It’s radically different from any kind of teaching I’ve done before. But it’s the students that make my classroom interactive. Not the technology, and certainly not me.

  7. Tim says:

    Agree completely! I have watched dozens of lessons involving IWB in our school system and none of them (NONE!) were interactive or, for that matter, were made better by having that particular technology. Students coming to the board to tap a spot or using a tool to digitally write is not innovative in any way. The same interaction could be done with a standard whiteboard and markers. Or with a really old-fashioned felt board.

    The big problem is not the board, however. It lies in our tendency to put the technology before the need. I cringe every time I hear a principal boast that they have IWBs in every classroom because I can be sure that he/she spent all their money on the boards without asking their staff. And they like spent little or no time on training to help teachers integrate them into their teaching. Unfortunately, it’s been the same for just about every other technology we’ve embraced over the past decades.

  8. Cathy Nelson says:

    I could not agree more. I hope you personally contacted the NC person to share this with him. It is so ridiculous the massive amount of money invested to install an IWB (thinking board, computer or laptop, and projector alone)in a classroom. How many Mini laptops would that funding have purchased for a classroom? Grrr. IWB also IMHO promote sage on the stage teaching as well. And despite what they say, most IWB encourage ne person interacting, even if its not the teacher. Double Grrr.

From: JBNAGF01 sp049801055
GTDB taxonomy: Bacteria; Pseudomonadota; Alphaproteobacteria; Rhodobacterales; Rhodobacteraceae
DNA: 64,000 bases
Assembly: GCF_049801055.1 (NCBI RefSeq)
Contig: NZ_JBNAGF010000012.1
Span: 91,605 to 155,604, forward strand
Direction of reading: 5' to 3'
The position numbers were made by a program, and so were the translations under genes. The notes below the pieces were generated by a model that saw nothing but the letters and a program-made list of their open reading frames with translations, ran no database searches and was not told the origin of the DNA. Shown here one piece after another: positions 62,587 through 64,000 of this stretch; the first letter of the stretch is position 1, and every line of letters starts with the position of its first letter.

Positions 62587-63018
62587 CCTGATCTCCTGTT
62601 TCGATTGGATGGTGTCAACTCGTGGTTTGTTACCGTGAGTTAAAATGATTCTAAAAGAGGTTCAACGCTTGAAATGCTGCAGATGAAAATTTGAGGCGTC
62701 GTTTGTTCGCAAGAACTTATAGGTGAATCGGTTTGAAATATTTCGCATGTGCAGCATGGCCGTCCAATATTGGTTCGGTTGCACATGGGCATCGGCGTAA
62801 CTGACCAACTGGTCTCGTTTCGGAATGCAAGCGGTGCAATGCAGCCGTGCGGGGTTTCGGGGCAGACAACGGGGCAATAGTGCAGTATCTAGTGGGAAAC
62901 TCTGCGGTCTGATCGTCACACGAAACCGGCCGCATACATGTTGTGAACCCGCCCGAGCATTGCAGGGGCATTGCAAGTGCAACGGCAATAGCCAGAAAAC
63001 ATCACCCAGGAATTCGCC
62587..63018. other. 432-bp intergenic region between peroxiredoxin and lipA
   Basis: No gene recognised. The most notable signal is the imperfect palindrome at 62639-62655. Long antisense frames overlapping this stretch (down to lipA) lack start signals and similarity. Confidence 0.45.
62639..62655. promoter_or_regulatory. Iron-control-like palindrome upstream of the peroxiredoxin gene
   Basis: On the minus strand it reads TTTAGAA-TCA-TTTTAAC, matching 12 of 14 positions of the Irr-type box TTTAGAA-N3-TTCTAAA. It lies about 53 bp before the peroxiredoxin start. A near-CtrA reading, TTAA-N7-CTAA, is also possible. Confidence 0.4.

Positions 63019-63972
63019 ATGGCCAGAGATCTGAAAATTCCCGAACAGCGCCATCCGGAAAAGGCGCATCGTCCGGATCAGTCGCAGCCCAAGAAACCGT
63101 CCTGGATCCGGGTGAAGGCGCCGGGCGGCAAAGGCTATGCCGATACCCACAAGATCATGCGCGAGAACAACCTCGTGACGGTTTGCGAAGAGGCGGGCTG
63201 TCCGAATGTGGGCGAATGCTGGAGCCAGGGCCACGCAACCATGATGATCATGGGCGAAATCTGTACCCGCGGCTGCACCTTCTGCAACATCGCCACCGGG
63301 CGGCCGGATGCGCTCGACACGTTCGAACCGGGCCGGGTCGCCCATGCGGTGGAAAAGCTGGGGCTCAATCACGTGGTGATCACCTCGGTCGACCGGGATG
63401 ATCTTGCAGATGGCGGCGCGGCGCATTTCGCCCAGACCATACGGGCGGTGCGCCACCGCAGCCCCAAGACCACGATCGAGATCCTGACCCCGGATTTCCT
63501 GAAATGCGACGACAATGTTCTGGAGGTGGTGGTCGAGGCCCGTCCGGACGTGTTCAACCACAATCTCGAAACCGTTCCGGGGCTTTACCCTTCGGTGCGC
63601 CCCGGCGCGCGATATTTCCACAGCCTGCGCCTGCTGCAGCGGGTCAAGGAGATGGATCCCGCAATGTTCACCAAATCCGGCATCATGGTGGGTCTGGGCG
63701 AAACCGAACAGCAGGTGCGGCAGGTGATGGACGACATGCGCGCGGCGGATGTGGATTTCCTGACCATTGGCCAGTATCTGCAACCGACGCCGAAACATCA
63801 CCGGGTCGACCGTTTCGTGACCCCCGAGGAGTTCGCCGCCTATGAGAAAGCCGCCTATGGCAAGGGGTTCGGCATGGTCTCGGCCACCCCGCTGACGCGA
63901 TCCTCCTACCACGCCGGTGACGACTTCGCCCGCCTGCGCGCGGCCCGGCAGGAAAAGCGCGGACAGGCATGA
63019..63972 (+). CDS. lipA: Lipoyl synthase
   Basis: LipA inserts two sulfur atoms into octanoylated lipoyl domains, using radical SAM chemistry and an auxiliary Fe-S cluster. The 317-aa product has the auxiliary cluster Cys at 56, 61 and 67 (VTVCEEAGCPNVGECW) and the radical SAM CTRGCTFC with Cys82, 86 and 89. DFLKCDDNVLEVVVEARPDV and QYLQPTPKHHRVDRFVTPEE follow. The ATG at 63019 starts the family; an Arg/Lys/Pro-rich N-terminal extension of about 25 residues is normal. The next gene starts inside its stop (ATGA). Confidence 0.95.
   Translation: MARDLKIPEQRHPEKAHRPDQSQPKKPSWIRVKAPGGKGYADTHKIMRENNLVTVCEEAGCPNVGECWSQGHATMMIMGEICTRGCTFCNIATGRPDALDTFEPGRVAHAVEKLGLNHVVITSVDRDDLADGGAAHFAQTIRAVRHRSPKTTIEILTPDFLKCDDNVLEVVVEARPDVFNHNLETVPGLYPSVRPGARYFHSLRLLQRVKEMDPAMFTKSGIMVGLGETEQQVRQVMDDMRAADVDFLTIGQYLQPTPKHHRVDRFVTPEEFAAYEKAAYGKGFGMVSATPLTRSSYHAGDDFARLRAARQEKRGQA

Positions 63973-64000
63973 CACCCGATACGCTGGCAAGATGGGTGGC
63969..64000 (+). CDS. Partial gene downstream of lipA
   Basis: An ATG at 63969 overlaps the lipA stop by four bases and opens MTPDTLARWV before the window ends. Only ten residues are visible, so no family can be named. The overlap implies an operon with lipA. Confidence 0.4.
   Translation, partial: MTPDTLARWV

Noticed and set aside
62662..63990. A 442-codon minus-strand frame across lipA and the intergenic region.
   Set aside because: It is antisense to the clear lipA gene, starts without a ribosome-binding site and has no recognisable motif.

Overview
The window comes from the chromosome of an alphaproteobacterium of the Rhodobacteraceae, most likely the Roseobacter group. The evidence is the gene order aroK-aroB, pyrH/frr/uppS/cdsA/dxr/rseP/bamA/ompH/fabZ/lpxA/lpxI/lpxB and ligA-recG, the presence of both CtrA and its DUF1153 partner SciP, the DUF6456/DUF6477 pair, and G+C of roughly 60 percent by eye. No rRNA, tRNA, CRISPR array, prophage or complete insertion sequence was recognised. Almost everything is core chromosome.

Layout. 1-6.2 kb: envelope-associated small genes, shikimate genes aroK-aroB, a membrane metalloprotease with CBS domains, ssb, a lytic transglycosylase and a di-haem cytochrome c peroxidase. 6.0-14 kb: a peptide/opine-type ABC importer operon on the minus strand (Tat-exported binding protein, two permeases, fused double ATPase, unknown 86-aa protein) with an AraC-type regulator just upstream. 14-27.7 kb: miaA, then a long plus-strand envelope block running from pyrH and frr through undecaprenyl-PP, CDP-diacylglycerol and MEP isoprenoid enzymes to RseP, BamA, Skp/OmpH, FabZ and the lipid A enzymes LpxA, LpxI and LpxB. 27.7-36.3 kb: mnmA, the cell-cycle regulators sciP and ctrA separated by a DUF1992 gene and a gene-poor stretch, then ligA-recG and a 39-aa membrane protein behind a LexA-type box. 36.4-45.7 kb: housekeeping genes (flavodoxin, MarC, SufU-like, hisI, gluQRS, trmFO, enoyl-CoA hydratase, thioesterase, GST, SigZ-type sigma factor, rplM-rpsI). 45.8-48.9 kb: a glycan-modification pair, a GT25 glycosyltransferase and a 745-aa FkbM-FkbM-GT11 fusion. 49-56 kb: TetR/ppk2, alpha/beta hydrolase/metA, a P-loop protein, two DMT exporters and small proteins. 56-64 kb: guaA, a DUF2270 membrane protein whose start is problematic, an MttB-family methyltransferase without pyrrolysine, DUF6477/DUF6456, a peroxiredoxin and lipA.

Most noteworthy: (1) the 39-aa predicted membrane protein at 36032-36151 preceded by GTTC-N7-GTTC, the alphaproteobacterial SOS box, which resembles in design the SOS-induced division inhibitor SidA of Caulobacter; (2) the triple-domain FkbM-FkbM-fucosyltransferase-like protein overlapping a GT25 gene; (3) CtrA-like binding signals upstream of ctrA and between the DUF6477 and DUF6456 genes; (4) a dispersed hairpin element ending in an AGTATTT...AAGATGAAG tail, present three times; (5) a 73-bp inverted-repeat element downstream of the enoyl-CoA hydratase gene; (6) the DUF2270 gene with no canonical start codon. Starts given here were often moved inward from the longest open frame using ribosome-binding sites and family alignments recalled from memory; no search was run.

9. Having visited several classrooms with IWBs in NC I can attest to the fact that the whiteboards did NOT increase student engagement. In fact, what I saw were low level tasks that were certainly not very interactive. Using the clickers to give a quiz to the entire class is not my idea of higher level thinking and increased engagement.

    I have this idea that when putting technology into the hands of teachers who are “average to below average” however you want to define this, the use of technology does not necessarily improve engagement and learning. In fact, I’d say that it rarely does. Those teachers will use it just as they used the textbook or other tool. I will say that I think that the students benefit from some level of use of technology. They’re still better off than learning without the technology. Engaged, not necessarily.

  10. Brian Crosby says:

    Hi Wes – I agree wholeheartedly. The ability to be interactive is there, but IWB’s are not inherently interactive. Designing lessons that are truly interactive takes a lot of work. I’ve spent upwards of 5 hours on one 45 minute lesson. It’s not a sustainable situation unless you can share the load with others. I have an ActivBoard in my classroom and they have done a good job of putting lessons shared by other teachers as online downloads for just that reason. But it is still time consuming because you have to find a lesson that fits what you want and then view it yourself, and continue until you hopefully find one that fits, and then you often have to edit it to make it match exactly what you want from it and/or to be useful to your group of students. Now that is true anytime you use lessons designed by someone else, even out of a book, but it still discourages teachers from utilizing IWB’s in ways that are truly powerful consistently. Perhaps that will change over time as more lessons are available and more expertise is realized by users.

    On the other-hand, IWB’s are great in what they are good at inherently. That is being bright and colorful and and generally cool. In addition the maps and measurement tools and audio / video capabilities that are easy to use are very valuable. You can pull up a map or photo or web page and write on it, make the writing go away, run the internet (or any application) from the board and more. Because you have the board you automatically have a video theater in your classroom. One of my favorite features is archiving notes and brainstorms that you can return to, add to, change, edit anytime you want. You filled the board with notes and you still need to continue? No need to wait while someone copies everything and then erase, just go to the next blank page and go on. Then save and come back anytime you want. I love using it to design video projects. Its a huge storyboard.